Optimising behavioural tobacco treatments by enhancing patient-provider communication

05 May 2022
Respiratory conditions
  • Tobacco Dependence
Type of resource
Malaga 2022
Omara Dogar, University of York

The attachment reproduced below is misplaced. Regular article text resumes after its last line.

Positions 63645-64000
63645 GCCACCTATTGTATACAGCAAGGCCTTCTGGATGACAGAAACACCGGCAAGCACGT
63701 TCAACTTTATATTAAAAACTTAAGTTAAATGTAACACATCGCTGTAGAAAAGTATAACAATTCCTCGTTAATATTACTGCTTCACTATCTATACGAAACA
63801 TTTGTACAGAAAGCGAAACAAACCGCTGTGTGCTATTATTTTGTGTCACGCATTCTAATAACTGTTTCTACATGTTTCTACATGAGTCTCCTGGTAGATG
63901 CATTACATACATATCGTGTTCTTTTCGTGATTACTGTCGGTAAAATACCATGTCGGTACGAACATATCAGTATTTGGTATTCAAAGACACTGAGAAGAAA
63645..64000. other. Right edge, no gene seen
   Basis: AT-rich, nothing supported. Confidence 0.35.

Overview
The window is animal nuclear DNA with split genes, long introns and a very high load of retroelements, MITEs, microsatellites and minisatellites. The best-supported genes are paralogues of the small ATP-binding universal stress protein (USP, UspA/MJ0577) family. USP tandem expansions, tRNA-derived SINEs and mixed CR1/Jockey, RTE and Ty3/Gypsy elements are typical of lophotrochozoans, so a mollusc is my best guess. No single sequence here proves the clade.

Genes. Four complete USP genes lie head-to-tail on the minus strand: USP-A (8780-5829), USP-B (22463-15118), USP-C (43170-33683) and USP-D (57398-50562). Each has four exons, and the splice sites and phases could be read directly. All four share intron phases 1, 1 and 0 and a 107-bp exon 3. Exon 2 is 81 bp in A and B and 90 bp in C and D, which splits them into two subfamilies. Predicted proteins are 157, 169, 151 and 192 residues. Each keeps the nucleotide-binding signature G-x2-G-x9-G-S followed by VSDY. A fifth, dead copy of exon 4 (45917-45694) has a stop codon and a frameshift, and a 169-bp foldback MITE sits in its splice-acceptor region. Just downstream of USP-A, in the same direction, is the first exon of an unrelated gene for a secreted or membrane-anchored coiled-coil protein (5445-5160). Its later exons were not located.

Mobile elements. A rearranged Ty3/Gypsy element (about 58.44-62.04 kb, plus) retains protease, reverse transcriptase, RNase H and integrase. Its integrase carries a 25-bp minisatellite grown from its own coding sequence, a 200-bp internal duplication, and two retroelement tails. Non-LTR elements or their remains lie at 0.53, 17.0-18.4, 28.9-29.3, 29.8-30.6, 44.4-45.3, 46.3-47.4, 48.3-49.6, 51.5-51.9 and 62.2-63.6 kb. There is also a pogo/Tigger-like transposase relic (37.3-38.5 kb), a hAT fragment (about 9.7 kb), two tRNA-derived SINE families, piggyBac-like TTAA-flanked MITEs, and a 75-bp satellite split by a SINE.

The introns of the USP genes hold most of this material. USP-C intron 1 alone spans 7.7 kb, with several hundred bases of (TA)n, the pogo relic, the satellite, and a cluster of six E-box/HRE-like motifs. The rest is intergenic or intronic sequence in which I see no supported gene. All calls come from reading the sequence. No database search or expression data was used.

Clinical Research Results Abstract Research Idea Abstract Outline of the research questionSmoking cessation interventions often rely on behavioural change therapies, and the way these therapies are provided has a strong influence on the likelihood of a smoker quitting for good. My research aims to improve engagement with such therapies by understanding how best to support smokers through better interpersonal communication with therapists. The main objectives are to: (1) use novel methods to improve understanding of interaction style and quantify its effect; (2) operationalise the use of such knowledge to increase smokers’ engagement with treatment.BackgroundAlthough the proportion of people who smoke is decreasing steadily, the total number of smokers has risen in many parts of the world increasing to 1.1 billion in 2019 and causing 7.7 million deaths worldwide. Despite intensive public health research and widespread campaigns, successfully treating tobacco dependence remains a challenge, especially in disadvantaged populations. One reason for this is low levels of engagement with interventions designed to help and support people to quit, with poorer people being more likely to drop out of treatment early.Possible methodologyThe research will use a range of sources, including Stop Smoking Services data, from the UK, USA and Pakistan. It will explore which parts of the treatment and smoker-practitioner relationship are important, both scientifically and from the point-of-view of smokers themselves. The research will help identify different interaction styles and measures for their quality assessment and then evaluate the effects of these interaction styles using routine smoking cessation data.Questions to discussWhat data sources would be most appropriate for this research?What methods would be best to determine the effects of interaction-focused approaches? Service Development & Evaluation Abstract Declaration of Interest none to declare References and Clinical Trial Registry Information